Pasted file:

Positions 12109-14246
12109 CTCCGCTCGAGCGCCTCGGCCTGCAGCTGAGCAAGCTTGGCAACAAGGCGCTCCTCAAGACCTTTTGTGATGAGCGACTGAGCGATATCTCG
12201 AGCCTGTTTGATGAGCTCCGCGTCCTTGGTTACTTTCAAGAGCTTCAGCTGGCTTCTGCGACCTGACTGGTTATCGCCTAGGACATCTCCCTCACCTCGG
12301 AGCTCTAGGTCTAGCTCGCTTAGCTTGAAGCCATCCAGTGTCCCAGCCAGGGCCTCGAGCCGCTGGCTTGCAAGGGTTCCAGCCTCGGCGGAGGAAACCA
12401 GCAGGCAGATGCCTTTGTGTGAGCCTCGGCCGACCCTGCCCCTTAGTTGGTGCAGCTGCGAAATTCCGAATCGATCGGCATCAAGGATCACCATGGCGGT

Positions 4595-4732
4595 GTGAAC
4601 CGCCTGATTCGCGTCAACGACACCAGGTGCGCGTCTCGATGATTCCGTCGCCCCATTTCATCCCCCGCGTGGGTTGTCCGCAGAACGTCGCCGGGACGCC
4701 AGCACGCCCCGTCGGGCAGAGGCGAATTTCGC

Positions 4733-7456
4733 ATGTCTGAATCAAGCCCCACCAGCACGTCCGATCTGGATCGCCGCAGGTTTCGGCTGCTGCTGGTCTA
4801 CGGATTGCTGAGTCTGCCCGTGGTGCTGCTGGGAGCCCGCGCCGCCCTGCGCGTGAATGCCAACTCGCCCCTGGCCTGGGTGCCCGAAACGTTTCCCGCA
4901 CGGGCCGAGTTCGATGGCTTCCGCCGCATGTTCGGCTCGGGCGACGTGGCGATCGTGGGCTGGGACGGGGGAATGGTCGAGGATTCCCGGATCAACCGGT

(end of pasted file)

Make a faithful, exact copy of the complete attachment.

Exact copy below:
Positions 12109-14246
12109 CTCCGCTCGAGCGCCTCGGCCTGCAGCTGAGCAAGCTTGGCAACAAGGCGCTCCTCAAGACCTTTTGTGATGAGCGACTGAGCGATATCTCG
12201 AGCCTGTTTGATGAGCTCCGCGTCCTTGGTTACTTTCAAGAGCTTCAGCTGGCTTCTGCGACCTGACTGGTTATCGCCTAGGACATCTCCCTCACCTCGG
12301 AGCTCTAGGTCTAGCTCGCTTAGCTTGAAGCCATCCAGTGTCCCAGCCAGGGCCTCGAGCCGCTGGCTTGCAAGGGTTCCAGCCTCGGCGGAGGAAACCA
12401 GCAGGCAGATGCCTTTGTGTGAGCCTCGGCCGACCCTGCCCCTTAGTTGGTGCAGCTGCGAAATTCCGAATCGATCGGCATCAAGGATCACCATGGCGGT

Positions 4595-4732
4595 GTGAAC
4601 CGCCTGATTCGCGTCAACGACACCAGGTGCGCGTCTCGATGATTCCGTCGCCCCATTTCATCCCCCGCGTGGGTTGTCCGCAGAACGTCGCCGGGACGCC
4701 AGCACGCCCCGTCGGGCAGAGGCGAATTTCGC

Positions 4733-7456
4733 ATGTCTGAATCAAGCCCCACCAGCACGTCCGATCTGGATCGCCGCAGGTTTCGGCTGCTGCTGGTCTA
4801 CGGATTGCTGAGTCTGCCCGTGGTGCTGCTGGGAGCCCGCGCCGCCCTGCGCGTGAATGCCAACTCGCCCCTGGCCTGGGTGCCCGAAACGTTTCCCGCA
4901 CGGGCCGAGTTCGATGGCTTCCGCCGCATGTTCGGCTCGGGCGACGTGGCGATCGTGGGCTGGGACGGGGGAATGGTCGAGGATTCCCGGATCAACCGGT